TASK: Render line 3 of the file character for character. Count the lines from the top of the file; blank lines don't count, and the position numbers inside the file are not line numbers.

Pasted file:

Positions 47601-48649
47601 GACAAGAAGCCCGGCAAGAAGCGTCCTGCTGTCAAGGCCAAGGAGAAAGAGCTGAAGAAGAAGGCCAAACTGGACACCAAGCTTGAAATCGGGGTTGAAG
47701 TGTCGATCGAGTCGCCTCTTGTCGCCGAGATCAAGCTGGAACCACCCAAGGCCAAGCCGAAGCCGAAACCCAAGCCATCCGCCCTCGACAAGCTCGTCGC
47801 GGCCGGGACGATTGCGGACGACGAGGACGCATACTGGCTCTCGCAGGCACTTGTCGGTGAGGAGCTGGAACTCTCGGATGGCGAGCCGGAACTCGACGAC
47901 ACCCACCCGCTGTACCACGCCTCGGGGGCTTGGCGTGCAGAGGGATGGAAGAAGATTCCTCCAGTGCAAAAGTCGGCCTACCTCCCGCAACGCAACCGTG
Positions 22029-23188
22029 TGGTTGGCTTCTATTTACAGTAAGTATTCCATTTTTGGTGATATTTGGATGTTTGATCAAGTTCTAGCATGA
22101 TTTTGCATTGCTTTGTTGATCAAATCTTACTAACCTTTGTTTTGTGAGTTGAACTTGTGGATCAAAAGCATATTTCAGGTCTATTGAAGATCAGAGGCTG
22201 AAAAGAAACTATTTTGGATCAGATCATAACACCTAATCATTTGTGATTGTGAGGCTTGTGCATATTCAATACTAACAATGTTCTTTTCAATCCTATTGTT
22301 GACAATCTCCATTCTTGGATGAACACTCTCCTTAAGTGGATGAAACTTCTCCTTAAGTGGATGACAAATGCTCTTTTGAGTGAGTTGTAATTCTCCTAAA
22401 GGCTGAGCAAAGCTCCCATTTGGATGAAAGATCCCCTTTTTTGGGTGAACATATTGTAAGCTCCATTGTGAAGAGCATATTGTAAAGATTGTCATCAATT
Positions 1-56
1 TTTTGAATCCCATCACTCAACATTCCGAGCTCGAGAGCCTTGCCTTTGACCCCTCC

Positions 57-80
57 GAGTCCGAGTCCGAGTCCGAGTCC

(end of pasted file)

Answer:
47701 TGTCGATCGAGTCGCCTCTTGTCGCCGAGATCAAGCTGGAACCACCCAAGGCCAAGCCGAAGCCGAAACCCAAGCCATCCGCCCTCGACAAGCTCGTCGC